Monday, February 1, 2010
Every Good Boy Deserves Favour
The National Theatre presents EVERY GOOD BOY DESERVES FAVOUR, a play for actors and orchestra by Tom Stoppard and Andre Previn in the Olivier auditorium.
In the program notes Tom Stoppard writes: "Andre Previn and I met in 1974 while he was principal conductor of the London Symphony Orchestra. One day not long afterwards he said that if ever I wanted to write something which needed a symphony orchestra, well, he had one. We agreed early on that we should try to go beyond a mere recitation for the concert platform, and also that we were not writing a piece for singers. In short, it was going to be a real play, to be performed in conjunction with, and bound up with, a symphony orchestra." From such like meetings and conversations between talented people, strange and wonderful work sometimes come. Mad fantasies become flesh.
And although Mr Stoppard confesses his "qualifications for writing about an orchestra amounted to a spell as a triangle-player in a kindergarten percussion band" he brooded and then took up the challenge. Many a creative dead end proposed itself. Then in "April 1976 I met Victor Fainberg. For some months previously I had been reading books and articles about the Russian dissidents, intending to use the material for a television play, and so I knew that Mr Fainberg had been one of a group of people arrested in Red Square in August 1968 during a peaceful demonstration against the Warsaw Pact invasion of Czechoslovakia. He had been pronounced insane and in 1974 he had emerged into exile from five years in the Soviet prison-hospital system...... His main concern when I met him was to secure the release of Vladimir Bukovsky, himself a victim of abuse of psychiatry in the USSR, whose revelations about that abuse had got him sentenced to consecutive terms of prison, labour camp and internal exile amounting to twelve years. Mr Fainberg was not a man to be broken or silenced; an insistent, discordant note, one might say, in an orchestrated society. I told Andre that (I had found a) triangle player who thought he had an orchestra (and) was now sharing a cell with a political prisoner. I had something to write about, and in a few weeks the play was finished." The character, Alexander became the prisoner, Ivanov his triangle playing cellmate. In 1977 the play was performed.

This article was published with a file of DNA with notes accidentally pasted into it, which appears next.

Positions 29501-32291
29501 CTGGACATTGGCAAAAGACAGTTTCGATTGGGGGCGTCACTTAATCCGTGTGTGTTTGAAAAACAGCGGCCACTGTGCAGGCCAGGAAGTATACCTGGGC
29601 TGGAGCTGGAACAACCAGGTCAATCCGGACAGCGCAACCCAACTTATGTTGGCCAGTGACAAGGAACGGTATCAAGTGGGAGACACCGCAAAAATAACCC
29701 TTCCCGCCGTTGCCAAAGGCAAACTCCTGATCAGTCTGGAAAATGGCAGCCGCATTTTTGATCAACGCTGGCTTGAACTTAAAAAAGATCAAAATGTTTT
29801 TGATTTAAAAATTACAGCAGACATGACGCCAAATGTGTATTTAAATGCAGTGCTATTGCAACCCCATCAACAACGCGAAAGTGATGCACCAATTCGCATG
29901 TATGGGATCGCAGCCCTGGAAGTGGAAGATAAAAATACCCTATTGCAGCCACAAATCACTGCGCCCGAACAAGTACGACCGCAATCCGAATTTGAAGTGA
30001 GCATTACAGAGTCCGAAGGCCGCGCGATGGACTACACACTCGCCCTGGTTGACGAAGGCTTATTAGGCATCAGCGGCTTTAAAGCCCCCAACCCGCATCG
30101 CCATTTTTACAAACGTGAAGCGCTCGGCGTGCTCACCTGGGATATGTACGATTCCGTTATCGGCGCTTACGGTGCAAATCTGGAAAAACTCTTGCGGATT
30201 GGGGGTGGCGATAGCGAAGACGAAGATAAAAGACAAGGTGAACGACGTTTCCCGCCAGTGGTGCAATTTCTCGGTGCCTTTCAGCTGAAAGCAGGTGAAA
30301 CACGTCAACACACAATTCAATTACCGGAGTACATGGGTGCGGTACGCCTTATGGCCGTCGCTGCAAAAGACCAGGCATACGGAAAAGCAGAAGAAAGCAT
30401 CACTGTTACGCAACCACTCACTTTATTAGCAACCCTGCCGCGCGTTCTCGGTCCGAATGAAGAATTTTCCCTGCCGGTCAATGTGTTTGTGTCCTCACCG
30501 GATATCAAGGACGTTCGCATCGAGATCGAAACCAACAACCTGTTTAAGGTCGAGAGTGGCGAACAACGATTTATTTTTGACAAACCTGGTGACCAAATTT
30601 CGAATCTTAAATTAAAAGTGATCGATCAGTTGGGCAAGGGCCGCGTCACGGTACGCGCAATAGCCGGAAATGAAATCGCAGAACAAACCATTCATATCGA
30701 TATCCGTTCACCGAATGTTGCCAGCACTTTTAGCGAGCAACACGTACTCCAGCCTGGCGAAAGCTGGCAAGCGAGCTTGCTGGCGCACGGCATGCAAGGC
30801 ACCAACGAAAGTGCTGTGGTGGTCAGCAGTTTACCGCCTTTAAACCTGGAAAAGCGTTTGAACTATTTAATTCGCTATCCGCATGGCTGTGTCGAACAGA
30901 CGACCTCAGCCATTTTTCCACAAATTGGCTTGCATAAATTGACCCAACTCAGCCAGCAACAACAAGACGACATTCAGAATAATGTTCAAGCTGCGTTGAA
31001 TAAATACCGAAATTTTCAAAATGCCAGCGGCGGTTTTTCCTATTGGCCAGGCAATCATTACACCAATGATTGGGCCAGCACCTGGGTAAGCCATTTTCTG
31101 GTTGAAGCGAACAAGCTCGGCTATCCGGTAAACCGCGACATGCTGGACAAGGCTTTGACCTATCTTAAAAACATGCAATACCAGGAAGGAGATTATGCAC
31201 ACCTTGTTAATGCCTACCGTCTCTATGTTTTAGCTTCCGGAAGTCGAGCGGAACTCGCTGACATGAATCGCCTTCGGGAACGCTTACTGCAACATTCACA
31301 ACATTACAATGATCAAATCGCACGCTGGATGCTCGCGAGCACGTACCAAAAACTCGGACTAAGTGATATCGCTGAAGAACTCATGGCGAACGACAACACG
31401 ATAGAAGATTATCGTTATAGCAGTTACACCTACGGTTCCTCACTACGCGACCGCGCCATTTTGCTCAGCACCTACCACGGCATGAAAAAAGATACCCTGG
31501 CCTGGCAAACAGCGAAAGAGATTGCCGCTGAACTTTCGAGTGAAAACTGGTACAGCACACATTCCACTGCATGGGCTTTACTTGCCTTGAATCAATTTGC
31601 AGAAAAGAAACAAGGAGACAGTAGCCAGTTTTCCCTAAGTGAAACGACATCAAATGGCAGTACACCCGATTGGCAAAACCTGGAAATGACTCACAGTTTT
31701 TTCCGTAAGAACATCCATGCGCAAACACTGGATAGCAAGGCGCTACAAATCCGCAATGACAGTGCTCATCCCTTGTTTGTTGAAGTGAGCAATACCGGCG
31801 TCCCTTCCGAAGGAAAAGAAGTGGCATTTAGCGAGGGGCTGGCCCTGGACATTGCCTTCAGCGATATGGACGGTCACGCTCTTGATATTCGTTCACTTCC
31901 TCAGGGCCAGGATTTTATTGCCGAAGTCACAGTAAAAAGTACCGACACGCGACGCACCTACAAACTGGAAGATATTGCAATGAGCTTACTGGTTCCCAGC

"The project was a first in a number of areas: It was the first time the London Symphony Orchestra had participated in such a production; it was the first time Stoppard ever wrote for an orchestra; it was the first time Trevor Nunn directed a Stoppard play and it was the first major attempt on the British stage to tackle the issue of Soviet dissidents. The combined strength of the RSC, who produced it with five of their leading actors - Ian McKellen, John Wood, Patrick Stewart, Philip Locke and Barbara Leigh-Hunt - and the London Symphony Orchestra made it a significant event. The one-off performance on the giant stage of the Royal Festival Hall with an audience of some 6,000 people provided a scale for the work unlike anything the playwright